Gene-based therapies in Parkinson's disease

Neurotherapeutics. 2014 Jan;11(1):60-7. doi: 10.1007/s13311-013-0233-2.


Parkinson's disease (PD) is a progressive neurological disorder characterized primarily by the degeneration of nigrostriatal dopaminergic neurons and diminution of the neurotransmitter dopamine. Though dopamine replacement therapies such as levodopa can improve the symptoms of PD, the benefits may be overshadowed by side effects and the onset of symptoms not responsive to dopaminergic treatments (e.g., autonomic symptoms, gait and balance problems, and cognitive impairment). Furthermore, no therapies have proven to slow the neurodegenerative process. Novel approaches to address these difficult problems, and others, are being sought. Over the last decade, several innovative gene therapies for PD have entered human clinical trials in an effort to address both symptomatic and potential disease-modifying effects. Though the results of these trials have been mixed, the therapies have generally been safe and well-tolerated, suggesting gene therapy may be a viable treatment for PD in the future. This article will review past and current clinical trials of gene therapies for PD. In addition, novel preclinical approaches to gene therapy for PD will be described.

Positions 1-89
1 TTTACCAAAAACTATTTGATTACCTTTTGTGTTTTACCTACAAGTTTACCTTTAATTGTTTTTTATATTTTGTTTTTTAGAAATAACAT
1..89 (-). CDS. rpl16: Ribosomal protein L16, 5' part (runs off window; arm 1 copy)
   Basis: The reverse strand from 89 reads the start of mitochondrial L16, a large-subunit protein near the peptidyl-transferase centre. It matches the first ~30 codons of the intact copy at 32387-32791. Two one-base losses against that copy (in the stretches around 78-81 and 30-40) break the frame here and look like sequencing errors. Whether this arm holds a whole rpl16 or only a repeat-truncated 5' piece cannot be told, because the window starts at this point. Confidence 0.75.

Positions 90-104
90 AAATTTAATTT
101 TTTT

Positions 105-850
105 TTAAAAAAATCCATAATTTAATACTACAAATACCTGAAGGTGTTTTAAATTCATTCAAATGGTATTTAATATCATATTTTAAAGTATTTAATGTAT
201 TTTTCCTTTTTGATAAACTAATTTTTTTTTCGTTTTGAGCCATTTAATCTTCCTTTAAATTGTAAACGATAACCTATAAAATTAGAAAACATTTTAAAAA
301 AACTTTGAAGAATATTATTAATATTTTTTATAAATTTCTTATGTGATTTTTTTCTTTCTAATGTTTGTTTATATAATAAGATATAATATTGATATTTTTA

Publication types

  • Review

MeSH terms

  • Animals
  • Drug Evaluation, Preclinical
  • Genetic Therapy / methods*
  • Humans
  • Parkinson Disease / genetics
  • Parkinson Disease / therapy*